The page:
Future PV Values are the Future

Control loops have to deal with disturbances and setpoint changes, yet operator displays give a static picture. The simple identification of the loop deadtime and calculation of the process variable (PV) rate of change can be used to provide intelligent trends and future trajectories that not only help the operator but also offer equipment and environmental protection, optimization of setpoint response, and process analysis.

Trend charts are next to useless if they don’t have the right time scale. The minimum chart time scale should be 10 loop deadtimes because control loop cannot completely reject a disturbance or achieve a new setpoint in < 5 deadtimes. The time frame of interest increases as loops are tuned slower for robustness (ability to ensure a non-oscillatory response for deteriorations in process dynamics, such as an increase in deadtime). Deadtime is the easiest dynamic parameter to identify. The time to the start of the change in the PV rate of change after a major change in output, is the deadtime. If the initial PV rate of change is close to zero, the identification is even easier.

The PV rate of change (dPV/dt) multiplied by the deadtime can provide a PV value one deadtime into the future on the same time scale. Slide 1 in Test1A-Loop-1-Present-Future shows how the future PV predicts what is going to happen to the PV in the future. This can be useful for operators to understand the future impact of manual and automatic actions. Human impatience and lack of understanding of deadtime typically leads to overreaction in manual and too much reset action (too small of a reset time) in automatic as noted in the March 2011 modeling and control blog “Are we Misleading our Operators?”.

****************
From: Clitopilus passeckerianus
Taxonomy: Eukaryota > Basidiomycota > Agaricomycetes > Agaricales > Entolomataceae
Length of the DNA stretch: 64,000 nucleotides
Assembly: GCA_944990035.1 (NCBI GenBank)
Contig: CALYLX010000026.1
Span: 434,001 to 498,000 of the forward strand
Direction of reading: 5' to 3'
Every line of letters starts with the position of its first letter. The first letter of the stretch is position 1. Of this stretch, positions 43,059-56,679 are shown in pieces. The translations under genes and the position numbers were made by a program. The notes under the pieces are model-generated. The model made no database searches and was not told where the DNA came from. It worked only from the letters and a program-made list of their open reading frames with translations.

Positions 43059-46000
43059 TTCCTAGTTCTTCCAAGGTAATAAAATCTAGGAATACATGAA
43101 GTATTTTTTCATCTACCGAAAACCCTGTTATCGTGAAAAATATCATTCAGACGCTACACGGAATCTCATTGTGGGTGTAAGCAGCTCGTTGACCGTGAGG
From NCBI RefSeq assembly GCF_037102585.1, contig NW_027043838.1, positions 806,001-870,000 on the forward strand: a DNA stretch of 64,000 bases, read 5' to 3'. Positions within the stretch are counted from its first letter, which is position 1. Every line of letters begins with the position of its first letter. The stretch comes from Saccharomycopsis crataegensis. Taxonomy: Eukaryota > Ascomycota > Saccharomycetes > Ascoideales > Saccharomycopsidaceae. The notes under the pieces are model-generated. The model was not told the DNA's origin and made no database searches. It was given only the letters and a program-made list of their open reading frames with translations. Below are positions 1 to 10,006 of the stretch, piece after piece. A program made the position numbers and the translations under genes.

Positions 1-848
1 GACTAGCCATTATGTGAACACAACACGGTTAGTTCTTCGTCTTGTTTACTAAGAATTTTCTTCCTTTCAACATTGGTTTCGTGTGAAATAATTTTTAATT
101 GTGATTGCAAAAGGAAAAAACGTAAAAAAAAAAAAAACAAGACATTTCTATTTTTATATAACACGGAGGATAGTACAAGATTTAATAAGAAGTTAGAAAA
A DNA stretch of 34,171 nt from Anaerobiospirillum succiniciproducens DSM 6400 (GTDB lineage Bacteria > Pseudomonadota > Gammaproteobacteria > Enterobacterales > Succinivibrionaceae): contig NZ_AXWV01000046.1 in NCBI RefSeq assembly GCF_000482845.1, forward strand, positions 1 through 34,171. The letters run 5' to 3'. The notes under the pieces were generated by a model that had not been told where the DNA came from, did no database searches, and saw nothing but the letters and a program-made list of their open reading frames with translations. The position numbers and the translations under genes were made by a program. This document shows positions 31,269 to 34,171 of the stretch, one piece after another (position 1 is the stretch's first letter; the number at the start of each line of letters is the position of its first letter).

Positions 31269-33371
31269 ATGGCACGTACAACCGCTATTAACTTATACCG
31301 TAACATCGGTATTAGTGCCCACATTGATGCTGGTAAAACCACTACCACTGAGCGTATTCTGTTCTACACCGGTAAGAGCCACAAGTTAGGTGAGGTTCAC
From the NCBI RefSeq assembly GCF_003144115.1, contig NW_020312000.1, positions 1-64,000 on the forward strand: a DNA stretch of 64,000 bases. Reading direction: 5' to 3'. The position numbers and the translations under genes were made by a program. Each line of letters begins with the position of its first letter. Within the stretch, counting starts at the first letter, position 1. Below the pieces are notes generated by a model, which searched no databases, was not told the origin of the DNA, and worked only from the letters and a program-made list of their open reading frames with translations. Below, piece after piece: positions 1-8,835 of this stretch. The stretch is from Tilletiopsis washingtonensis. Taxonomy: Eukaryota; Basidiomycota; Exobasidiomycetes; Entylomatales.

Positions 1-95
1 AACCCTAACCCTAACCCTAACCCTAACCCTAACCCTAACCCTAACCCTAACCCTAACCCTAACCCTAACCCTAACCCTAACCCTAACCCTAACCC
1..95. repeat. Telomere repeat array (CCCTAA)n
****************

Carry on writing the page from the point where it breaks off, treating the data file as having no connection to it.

The calculation of dPV/dt in slide 2 uses a deadtime block to create an old PV that when subtracted from the present PV creates a delta PV. The delta PV added to the present PV gives a predicted PV one deadtime into the future. The delta PV divided by the deadtime is dPV/dt. The use of the deadtime block is essential because the method:

  • provides a continuous train of dPV/dt values (no aliasing or calculation delay as experienced in traditional techniques that use sample interval)
  • improves the signal to noise ratio
  • is inherently consistent with the first principle that any change made in the loop is not seen until one deadtime into the future.

For me the most impressive improvement in setpoint response is from Bang-Bang logic that holds the PID output at an output limit for fastest approach to setpoint. When the future PV is close to the setpoint, the output is set and held at the final resting value for one deadtime to minimize overshoot before being released for feedback control. This opportunity to optimize setpoint response is described in the Control, May, 2005 article “Full throttle batch and startup response”.

The dPV/dt has many uses. The March 2011 modeling and control blog “A Calculation so Simple yet so Powerful” lists 7 opportunities. Other recognized prospects afforded by the calculation of dPV/dt are:

  • Smart extension of the trend chart time scale for slow approaches to setpoint
  • Smart logic to optimize reset time to prevent overshoot from too small of a reset time and faltering from too large of a reset time 
  • Cooling rate profile analysis for reaction rate and crystallization rate analysis
  • Tradeoff between yield and production rate in batch cycle time optimization
  • Surge prediction and recovery (precipitous drop in flow)
  • Pressure relief prevention (rapid increase in pressure)
  • Environmental violation prevention (rapid approach to RCRA pH limit)

This whole deal reminds me of the song “THE FUTURE AIN’T WHAT IT USE TO BE” I heard last Saturday night at a Meat Loaf concert in the Austin City Limit Moody Theatre.